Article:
Miami Property Tax Appeal – Do Your Homework Now

If you were shocked when you got your Miami-Dade property tax notice back in August, you may have responded by filing for a tax appeal hearing.  If so, you’ll be called by the county to present evidence as to why you think their tax bill is wrong and you deserve a break today…that old McDonald’s jingle is ringing in my head…my age is showing…but I digress.

The County was still hearing appeals for the 2007 property tax year in mid 2008, so chances are no one will be called until mid 2009 for the 2008 tax appeals.  You have time to get all your evidence ready.  But don’t put it off!

By the way, don’t show up at the hearing and state that your taxes are too high.  You see, it’s not your taxes that you are appealing.  Those are based on a formula, so they can’t be wrong.  As a matter of fact, they’re probably exactly right.  What you are appealing is the market value assigned to your home by the county.  If you’re like most people, you think the market value of your home is too high.  Of course, since the property taxes are directly related to the market value, lowering the market value has the effect you want…it lowers the property taxes.  That is what you want, right?

Here’s something very important to remember.  The county issues the tax bill in the fall of each year but it’s based on the market value as of January 1st of the same year.  So they’re not saying that your home is worth that as of the date you get the bill.  They’re stating it was worth that earlier that year.  What that boils down to is this:  you need to present data to the county that proves your Miami home was worth less than they’re saying and it has to be data as of, you guessed it, the beginning of the year!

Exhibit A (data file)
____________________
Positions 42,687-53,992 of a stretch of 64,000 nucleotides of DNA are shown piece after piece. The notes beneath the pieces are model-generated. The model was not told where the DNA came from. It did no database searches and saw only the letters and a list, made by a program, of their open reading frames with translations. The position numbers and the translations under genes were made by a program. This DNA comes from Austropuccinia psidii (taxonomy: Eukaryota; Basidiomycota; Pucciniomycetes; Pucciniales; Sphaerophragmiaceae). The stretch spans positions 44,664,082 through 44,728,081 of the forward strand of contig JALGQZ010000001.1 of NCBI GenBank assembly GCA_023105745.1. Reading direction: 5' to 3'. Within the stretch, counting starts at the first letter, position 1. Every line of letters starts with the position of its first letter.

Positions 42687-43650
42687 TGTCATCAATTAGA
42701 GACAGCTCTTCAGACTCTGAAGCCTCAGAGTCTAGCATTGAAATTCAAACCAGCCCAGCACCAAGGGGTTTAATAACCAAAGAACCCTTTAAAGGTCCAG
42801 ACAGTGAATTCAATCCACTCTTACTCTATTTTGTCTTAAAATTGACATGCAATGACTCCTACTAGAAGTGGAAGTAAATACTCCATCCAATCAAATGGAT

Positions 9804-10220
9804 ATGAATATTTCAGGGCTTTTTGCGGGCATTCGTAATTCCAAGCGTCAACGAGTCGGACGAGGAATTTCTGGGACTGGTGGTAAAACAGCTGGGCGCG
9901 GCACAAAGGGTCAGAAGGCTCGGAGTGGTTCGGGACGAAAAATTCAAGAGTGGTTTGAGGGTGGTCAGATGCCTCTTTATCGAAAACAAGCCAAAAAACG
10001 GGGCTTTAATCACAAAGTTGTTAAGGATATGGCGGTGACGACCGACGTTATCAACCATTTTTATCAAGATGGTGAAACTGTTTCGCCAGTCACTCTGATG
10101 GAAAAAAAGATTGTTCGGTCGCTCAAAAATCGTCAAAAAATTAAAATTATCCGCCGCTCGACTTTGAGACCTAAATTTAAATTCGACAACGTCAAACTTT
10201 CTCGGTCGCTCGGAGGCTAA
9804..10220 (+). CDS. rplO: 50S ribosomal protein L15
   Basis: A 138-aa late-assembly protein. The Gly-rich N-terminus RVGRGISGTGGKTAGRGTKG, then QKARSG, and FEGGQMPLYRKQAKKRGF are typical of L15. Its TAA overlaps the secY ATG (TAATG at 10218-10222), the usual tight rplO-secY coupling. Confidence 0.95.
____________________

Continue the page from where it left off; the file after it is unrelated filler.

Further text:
So what can you do now?  Let me clarify one thing.  Whatever I am going to suggest that you do now will benefit you if you file for a tax appeal for 2009.  Yes, the TRIM notice you will receive in August of 2009 and the tax bill that will be mailed no later than November 1st, 2009.  So you see, if you filed for a tax appeal last year, you have to go back to January 1st of 2008 and do these things in hindsight.

What I am suggesting here will be standing orders.  Do the same thing each year.  Because you won’t know in advance if you’ll need to present the county with any evidence, it’s easier to just keep track of these things in the event you need to use them.  Here are some things you can do to prepare in case you disagree with your tax bill and file for an appeal:

· Make notes of your property’s condition as of January 1st. The county’s assumption is that the home is in good condition. If it’s not, keep proof of that. Have a leaky roof? Need major repairs? Take pictures. Make notes. Save contractor quotes. A home needing repairs is not worth the same as a home not needing them (Ah Duh) so speak up if your house is a dud!